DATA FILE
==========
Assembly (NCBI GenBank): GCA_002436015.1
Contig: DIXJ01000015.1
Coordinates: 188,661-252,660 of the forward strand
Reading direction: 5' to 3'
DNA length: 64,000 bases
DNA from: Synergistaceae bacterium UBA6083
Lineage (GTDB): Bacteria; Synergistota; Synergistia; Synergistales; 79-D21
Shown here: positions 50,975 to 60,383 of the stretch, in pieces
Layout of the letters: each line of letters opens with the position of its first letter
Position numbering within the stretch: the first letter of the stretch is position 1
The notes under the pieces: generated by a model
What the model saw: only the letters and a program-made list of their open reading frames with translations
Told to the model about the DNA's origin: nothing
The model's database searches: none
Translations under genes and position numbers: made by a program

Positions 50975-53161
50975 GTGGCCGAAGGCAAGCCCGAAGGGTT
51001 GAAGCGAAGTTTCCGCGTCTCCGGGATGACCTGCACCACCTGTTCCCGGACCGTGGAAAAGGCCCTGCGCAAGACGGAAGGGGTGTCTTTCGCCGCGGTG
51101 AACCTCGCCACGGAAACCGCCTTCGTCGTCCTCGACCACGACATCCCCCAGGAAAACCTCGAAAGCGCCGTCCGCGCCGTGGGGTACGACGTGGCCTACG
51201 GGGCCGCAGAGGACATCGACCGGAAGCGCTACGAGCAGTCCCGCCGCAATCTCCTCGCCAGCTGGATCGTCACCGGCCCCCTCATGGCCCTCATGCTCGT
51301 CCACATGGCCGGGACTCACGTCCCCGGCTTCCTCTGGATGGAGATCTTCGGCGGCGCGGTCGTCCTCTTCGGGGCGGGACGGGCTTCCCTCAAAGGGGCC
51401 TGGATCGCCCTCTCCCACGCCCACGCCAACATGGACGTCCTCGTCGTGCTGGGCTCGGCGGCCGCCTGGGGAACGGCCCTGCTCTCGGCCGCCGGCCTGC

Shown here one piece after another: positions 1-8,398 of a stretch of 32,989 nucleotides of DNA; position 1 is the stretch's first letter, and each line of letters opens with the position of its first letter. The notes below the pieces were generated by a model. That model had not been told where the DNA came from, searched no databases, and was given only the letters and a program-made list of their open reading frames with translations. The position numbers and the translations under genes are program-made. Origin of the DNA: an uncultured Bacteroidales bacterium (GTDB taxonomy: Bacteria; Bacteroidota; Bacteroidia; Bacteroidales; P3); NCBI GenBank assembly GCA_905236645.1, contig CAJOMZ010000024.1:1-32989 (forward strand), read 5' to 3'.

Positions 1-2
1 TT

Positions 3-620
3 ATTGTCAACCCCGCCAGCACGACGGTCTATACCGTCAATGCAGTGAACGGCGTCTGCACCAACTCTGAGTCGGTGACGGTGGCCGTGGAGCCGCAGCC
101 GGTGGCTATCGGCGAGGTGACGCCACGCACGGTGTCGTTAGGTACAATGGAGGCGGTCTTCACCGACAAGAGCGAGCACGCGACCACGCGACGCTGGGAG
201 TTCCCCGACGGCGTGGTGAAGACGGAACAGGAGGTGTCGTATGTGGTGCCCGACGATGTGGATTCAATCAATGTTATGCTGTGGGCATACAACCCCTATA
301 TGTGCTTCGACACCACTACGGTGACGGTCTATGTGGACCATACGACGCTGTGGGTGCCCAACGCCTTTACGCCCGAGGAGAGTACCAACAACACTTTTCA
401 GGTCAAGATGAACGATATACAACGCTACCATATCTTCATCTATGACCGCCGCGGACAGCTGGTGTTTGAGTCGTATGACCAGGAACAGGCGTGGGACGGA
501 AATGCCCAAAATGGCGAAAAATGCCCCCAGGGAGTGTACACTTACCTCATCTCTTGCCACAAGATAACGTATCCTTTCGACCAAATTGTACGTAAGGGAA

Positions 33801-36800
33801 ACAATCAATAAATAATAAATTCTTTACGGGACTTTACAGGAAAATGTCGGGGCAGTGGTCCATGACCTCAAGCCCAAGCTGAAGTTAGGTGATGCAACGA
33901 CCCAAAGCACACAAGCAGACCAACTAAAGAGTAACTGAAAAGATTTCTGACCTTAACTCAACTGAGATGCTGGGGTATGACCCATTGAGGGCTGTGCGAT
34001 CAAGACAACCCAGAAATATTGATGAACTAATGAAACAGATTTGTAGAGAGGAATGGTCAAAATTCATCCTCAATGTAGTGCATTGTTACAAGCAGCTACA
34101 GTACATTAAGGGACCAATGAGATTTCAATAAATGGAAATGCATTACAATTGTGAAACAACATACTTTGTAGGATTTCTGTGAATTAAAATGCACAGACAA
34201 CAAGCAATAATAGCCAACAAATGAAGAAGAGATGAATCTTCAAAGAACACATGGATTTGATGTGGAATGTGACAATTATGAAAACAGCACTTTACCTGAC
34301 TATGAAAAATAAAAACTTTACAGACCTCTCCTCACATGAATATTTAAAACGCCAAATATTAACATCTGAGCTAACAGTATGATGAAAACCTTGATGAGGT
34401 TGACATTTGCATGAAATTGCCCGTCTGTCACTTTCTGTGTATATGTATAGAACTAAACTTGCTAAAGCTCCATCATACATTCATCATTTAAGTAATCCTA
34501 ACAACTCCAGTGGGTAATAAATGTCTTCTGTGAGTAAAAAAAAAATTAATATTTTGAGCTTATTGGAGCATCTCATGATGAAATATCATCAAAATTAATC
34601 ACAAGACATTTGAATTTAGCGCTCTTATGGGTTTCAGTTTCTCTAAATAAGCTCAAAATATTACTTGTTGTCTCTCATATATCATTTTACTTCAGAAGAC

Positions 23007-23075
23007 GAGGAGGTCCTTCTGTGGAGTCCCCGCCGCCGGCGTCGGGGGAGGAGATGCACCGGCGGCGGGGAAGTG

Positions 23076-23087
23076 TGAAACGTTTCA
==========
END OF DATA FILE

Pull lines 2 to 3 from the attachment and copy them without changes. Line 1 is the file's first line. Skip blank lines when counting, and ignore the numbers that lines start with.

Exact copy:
Contig: DIXJ01000015.1
Coordinates: 188,661-252,660 of the forward strand